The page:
Choate: “Again, you come back and it’s about honesty: ‘Hey, you’ve got an opportunity here to, No. 1, get an education that will impact your life, and for a lot of young men in our program that piece of paper is going to be something that will change, not only their lives, but the trajectory of their family. So that’s something that’s really powerful. We use that in the recruiting process. We explain that to them, but once they get here we have to start talking about, ‘Hey, what’s your moral code?’ It’s not very easy for an 18-, 22-year-old young man to explain that. So you have to challenge them on thinking about what that is, and that’s what the first process is in developing that vision for their life. ‘What’s your vision? Now what’s your plan? And how do we put that into action?’ And we spend a ton of time talking about it. We talk about a lot of the pitfalls that come around, whether it’s alcohol, relationships, there’s a lot of challenges these kids are facing, not just school or football here. And there’s a lot of stressors out there now and especially in this society where whatever they do on Saturday afternoon is going to be reflected, not just print media but social media, and everyone has an opinion. So there’s a lot of things you have to do. You have to be comfortable with yourself and know who you are. A lot of times kids get here and they’re just formulating that idea and vision about who they are and what they want in life, and our job is to help them along that path.”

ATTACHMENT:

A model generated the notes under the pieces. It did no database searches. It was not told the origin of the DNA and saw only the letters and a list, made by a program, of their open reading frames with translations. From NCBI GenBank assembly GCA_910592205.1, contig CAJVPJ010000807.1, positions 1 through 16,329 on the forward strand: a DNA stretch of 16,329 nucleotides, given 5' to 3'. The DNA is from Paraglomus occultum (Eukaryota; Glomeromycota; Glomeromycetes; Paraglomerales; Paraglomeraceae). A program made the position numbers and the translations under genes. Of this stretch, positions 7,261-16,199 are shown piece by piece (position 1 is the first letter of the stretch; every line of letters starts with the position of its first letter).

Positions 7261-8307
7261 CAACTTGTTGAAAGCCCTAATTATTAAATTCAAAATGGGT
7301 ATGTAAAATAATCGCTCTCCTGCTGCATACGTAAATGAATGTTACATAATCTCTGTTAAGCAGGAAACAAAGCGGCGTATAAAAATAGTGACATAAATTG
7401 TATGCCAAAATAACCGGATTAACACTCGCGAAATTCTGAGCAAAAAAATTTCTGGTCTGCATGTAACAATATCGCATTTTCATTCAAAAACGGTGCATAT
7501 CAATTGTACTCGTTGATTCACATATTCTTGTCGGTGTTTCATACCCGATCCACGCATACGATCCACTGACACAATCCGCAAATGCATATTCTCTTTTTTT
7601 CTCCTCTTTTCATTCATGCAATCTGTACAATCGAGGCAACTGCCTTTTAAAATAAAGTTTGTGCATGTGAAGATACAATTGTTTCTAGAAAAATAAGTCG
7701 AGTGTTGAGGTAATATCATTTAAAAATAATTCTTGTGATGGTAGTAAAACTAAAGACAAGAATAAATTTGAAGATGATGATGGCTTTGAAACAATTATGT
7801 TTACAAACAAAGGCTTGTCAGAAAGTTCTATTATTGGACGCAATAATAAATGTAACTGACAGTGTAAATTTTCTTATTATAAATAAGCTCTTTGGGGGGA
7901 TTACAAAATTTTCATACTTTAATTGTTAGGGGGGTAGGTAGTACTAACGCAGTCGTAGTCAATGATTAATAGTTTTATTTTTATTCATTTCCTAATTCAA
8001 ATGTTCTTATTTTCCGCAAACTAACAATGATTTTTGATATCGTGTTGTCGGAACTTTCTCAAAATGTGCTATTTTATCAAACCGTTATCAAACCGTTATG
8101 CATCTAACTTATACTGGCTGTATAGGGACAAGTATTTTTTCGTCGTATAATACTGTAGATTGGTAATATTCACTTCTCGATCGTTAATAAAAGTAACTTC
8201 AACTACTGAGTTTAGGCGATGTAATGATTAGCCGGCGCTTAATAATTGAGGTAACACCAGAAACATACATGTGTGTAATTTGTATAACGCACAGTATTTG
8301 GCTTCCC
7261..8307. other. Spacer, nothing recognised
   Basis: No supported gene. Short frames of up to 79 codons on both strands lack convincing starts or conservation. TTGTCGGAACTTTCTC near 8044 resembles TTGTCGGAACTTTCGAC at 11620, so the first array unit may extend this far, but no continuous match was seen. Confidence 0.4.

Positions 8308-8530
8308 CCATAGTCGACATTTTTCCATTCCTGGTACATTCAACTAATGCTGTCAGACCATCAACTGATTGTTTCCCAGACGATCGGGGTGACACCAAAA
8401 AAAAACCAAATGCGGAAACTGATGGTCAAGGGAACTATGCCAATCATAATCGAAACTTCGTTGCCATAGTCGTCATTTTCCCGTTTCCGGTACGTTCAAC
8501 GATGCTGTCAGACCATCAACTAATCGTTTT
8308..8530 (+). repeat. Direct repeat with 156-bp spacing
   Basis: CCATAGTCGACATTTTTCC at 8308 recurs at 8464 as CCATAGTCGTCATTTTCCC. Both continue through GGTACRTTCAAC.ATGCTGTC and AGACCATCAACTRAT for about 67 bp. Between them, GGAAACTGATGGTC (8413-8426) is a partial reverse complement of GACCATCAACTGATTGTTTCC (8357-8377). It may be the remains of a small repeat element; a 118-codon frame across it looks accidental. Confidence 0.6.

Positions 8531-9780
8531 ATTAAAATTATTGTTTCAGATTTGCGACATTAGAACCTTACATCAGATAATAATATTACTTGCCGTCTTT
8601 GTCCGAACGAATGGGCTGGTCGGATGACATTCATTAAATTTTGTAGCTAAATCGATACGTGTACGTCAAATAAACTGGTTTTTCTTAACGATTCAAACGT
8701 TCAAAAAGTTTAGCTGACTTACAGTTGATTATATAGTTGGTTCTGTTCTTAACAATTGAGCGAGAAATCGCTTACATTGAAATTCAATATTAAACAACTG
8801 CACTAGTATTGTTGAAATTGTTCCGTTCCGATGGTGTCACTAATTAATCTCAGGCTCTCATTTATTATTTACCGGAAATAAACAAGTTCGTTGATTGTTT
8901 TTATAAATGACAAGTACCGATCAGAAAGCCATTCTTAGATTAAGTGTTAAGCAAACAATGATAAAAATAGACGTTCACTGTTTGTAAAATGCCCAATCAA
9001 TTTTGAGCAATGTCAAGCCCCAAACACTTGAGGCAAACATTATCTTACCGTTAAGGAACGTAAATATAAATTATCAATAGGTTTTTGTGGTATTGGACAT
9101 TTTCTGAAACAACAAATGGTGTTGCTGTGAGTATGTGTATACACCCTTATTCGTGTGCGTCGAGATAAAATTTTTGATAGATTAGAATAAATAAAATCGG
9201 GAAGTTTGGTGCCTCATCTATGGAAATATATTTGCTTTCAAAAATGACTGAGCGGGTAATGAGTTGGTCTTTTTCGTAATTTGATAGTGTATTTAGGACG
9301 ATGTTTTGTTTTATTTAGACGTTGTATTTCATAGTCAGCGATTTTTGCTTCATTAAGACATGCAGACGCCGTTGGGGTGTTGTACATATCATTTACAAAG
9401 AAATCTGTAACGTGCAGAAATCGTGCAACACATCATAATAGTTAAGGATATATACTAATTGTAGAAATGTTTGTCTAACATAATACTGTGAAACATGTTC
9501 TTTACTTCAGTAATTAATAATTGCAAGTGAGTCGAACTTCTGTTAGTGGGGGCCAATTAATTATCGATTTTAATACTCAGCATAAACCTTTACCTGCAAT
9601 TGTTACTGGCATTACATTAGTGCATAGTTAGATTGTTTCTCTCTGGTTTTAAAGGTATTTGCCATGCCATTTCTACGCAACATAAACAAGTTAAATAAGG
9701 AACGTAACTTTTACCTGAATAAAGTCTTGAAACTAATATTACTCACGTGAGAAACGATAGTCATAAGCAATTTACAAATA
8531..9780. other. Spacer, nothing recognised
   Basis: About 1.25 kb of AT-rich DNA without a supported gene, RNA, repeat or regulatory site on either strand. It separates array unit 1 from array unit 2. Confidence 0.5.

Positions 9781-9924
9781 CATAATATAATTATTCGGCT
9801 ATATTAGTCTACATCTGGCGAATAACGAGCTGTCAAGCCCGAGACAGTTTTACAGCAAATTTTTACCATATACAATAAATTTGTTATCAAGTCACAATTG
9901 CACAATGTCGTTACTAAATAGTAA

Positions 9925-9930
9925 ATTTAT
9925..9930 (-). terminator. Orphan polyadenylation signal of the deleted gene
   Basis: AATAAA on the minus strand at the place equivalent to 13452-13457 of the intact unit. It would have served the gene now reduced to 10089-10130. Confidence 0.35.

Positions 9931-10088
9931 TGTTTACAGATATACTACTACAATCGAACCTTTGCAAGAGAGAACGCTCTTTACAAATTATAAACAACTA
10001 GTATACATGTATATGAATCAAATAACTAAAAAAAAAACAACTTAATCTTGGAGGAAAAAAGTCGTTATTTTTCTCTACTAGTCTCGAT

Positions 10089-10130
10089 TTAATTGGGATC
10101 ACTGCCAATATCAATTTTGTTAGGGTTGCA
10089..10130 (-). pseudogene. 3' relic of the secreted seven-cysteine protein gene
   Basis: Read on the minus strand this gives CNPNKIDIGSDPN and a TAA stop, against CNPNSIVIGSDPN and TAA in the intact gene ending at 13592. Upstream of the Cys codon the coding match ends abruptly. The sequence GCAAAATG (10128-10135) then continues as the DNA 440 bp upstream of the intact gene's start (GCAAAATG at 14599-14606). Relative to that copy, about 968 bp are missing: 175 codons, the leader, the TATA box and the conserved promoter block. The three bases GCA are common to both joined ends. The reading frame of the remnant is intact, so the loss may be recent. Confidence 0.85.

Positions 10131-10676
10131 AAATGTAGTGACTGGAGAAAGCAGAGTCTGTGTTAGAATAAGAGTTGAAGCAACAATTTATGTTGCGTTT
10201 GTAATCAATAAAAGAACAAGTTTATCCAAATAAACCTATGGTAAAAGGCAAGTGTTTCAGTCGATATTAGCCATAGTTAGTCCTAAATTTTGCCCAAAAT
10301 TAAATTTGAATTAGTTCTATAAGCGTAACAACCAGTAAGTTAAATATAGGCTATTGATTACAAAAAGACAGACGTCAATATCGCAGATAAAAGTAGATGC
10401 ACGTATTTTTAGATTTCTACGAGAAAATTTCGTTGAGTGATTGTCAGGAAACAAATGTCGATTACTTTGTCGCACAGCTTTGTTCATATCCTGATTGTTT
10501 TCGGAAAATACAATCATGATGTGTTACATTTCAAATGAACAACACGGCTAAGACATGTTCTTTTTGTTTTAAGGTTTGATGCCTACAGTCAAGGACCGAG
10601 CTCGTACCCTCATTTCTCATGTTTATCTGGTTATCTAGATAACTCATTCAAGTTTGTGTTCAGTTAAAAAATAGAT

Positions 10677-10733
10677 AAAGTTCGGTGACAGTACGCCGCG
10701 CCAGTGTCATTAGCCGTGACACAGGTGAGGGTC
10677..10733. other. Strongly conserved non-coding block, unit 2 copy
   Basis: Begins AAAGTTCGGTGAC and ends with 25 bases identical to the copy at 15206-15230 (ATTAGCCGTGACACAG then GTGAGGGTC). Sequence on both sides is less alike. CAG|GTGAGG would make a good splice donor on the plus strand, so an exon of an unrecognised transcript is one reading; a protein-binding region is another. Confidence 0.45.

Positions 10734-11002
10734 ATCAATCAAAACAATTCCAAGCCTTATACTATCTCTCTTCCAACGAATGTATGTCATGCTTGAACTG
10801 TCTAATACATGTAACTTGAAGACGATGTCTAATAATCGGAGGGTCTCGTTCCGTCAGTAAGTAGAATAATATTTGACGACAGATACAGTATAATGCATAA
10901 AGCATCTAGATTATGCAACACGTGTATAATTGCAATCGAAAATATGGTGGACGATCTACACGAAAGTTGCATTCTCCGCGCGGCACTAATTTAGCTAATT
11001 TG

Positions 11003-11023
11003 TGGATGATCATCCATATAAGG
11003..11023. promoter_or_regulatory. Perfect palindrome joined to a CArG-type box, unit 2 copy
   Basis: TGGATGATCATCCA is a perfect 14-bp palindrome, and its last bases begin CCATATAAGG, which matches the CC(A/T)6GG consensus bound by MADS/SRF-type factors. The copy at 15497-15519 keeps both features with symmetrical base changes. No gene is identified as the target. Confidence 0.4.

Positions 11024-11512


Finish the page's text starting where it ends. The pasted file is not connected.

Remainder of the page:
MTN Sports: Now moving onto a little more personal life: Have you ever coached son Jory in your life?

Choate: “No. No, I mean, I coached a lot of other people’s kids. I’ve had the opportunity to see him play little league baseball and watched him play high school football and junior high football and basketball all throughout his athletic career, but I’ve always stayed away from the coaching thing. I wanted it to be his thing and I still want it to be his thing, and that’s a balancing act we have to undertake. But, you know, he’s a quiet kid who has been around the game a long time, and he gets it. He’s very respectful of his coaches and his teammates. I think he’s very proud of having the opportunity to represent Montana State University, and it’s been fun. There’s sometimes we will walk a quarter-mile walk every morning to practice, some days I’m with someone else’s kid, and every once in a while I get to walk to practice with my own. I don’t take that for granted.”

MTN Sports: I know you said it’s a balancing act. What is that dynamic like? I know oftentimes coaches will have coached their sons or daughters for a long time before the collegiate level. What has it been like to go 18 years and then now he’s a young man and you’re his head coach? What is that dynamic like?

Choate: “We kind of have some eye-contact things every once in a while that are kind of funny. He might know what I’m thinking and I know what he’s thinking, maybe that’s not the time to have that conversation. But by and large I treat him like everybody else. In some cases I’m harder on him than anybody else, because he wants to earn it. He doesn’t want to be the head coach’s kid, he wants to be his own man, and he is. So I respect that and respect the fact I have a job to do, and that’s being a surrogate dad, counselor, head coach, all those things to 105 other guys, too.”